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Fine needle aspiration (FNA) and other sampling methods

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Fine needle aspiration (FNA)

Fine needle aspiration (FNA) is the sampling method of choice for evaluating pancreatic masses. It is a procedure with few complications which can confirm malignancy in a minimally invasive manner. It is effective in the diagnosis of tumors, but cystic pancreatic lesions and non-neoplastic processes may also be evaluated by FNA.

Transabdominal ultrasonography or computed tomography can be used in the guidance of percutaneous pancreatic FNA. Needles of varying caliber, tip design, length and shape are available. Fine needles are divided into small (20-22 G), intermediate (19 G) and large (18 G).

Needle placement techniques vary depending on the imaging technique, the selected path of needle sampling and the location of the lesion. The tandem technique involves placing a guiding needle to serve as a reference point for the second, biopsy needle, and is most useful in CT-guided FNA where real-time visualization of needle insertion is impossible. The coaxial technique involves inserting a larger caliber needle to localize the lesion; a smaller caliber needle is the inserted through the larger one to sample the lesion. This method permits multiple sampling attempts.

Most recently, endoscopic ultrasound has emerged as a method of guidance for pancreatic FNA. It permits real time visualization of the needle tip, a better visualization of small lesions and identification of local metastasis or invasion of local structures.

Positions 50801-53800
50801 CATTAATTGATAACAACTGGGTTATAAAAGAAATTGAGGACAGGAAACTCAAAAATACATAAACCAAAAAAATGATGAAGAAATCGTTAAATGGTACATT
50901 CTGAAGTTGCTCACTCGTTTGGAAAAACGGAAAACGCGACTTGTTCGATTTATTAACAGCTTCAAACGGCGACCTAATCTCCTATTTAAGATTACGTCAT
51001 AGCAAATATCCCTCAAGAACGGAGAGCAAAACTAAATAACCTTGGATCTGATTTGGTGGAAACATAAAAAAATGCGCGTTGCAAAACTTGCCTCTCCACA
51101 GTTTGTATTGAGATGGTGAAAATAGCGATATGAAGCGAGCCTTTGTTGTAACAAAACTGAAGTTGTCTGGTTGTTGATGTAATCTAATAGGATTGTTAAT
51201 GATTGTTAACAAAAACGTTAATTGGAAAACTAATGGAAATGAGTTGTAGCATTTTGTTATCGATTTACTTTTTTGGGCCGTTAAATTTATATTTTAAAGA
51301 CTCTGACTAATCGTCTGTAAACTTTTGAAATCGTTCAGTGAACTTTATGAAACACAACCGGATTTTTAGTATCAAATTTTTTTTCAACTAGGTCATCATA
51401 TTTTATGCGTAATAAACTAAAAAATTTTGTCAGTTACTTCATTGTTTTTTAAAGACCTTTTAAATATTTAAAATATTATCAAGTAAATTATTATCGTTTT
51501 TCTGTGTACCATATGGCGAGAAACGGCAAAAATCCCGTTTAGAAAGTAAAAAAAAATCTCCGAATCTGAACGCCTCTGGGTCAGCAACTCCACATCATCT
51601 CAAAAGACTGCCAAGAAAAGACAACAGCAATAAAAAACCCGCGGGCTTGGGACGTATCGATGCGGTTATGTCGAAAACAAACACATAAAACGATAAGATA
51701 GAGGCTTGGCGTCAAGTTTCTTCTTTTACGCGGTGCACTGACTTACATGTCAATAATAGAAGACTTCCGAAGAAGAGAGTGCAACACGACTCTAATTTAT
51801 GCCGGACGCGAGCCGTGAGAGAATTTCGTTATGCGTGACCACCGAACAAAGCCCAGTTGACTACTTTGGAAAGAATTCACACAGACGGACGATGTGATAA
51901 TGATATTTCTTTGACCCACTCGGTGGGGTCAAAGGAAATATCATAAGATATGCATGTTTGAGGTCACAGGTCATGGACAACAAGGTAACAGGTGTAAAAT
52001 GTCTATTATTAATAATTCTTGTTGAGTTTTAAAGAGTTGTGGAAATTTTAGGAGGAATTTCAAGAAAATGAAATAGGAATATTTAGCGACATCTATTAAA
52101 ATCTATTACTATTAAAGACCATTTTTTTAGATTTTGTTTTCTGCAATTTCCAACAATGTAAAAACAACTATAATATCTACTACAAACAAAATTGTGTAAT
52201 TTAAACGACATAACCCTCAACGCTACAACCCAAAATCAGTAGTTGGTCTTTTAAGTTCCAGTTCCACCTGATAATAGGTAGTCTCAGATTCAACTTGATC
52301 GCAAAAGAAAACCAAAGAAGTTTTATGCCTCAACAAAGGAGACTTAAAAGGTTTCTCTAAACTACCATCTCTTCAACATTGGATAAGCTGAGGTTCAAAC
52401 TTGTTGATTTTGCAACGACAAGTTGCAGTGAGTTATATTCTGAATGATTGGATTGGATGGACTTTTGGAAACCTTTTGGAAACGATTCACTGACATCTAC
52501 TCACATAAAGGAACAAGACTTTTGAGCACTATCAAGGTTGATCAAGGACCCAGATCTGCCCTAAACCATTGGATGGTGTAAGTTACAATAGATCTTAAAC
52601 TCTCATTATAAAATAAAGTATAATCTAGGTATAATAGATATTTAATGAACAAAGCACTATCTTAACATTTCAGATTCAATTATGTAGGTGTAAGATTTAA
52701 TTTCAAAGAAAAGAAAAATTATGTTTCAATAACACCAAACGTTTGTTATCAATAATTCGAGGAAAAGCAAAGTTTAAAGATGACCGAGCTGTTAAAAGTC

Indications of pancreatic FNA cytology

The main indication for cytologic sampling of the pancreas is a radiologically detected mass suspected for malignancy. Radiologic evaluation provides information about the location, extent and nature of the lesion.

FNA of resectable lesions:

  • Medical-legal issues related to a bad outcome with benign disease: 10% of jaundiced patients
  • with an ‘obvious’ malignant mass prove to have a benign lesion
  • Potential for lymphoma diagnosis, a non-surgical disease
  • Cystic lesions
  • Patient compliance

FNA of non-resectable lesions:

  • Not all  large masses that appear unresectable are ductal adenocarcinoma
  • Advances in surgical and anaesthetic practices have improved surgical outcomes even in older,
  • less fit patients
  • A positive tissue diagnosis is mandatory before chemotherapy or radiation therapy can be instituted

Sensitivity and specificity

The sensitivity and specifity of FNA for pancreatic malignancies are high when they are performed by an expert operator. The presence of a pathologist improves sampling and sensitivity by ensuring adequate tissue collection and sample preparation.

The most common causes of false-negative diagnoses are sampling error and failure to recognize a well-differentiated adenocarcinoma. False-positive diagnoses are far less common and typically result from over-interpretation of reactive atypia in the setting of pancreatitis.

Controindications and complications

There are few controindications to pancreatic FNA, including bleeding disorders and lack of a safe access route.
Minor complications include vasovagal reaction. The most common major complication is acute pancreatitis; other rare major complications are pancreatic duct leaks, massive hemorrage and septic shock.

Slide preparation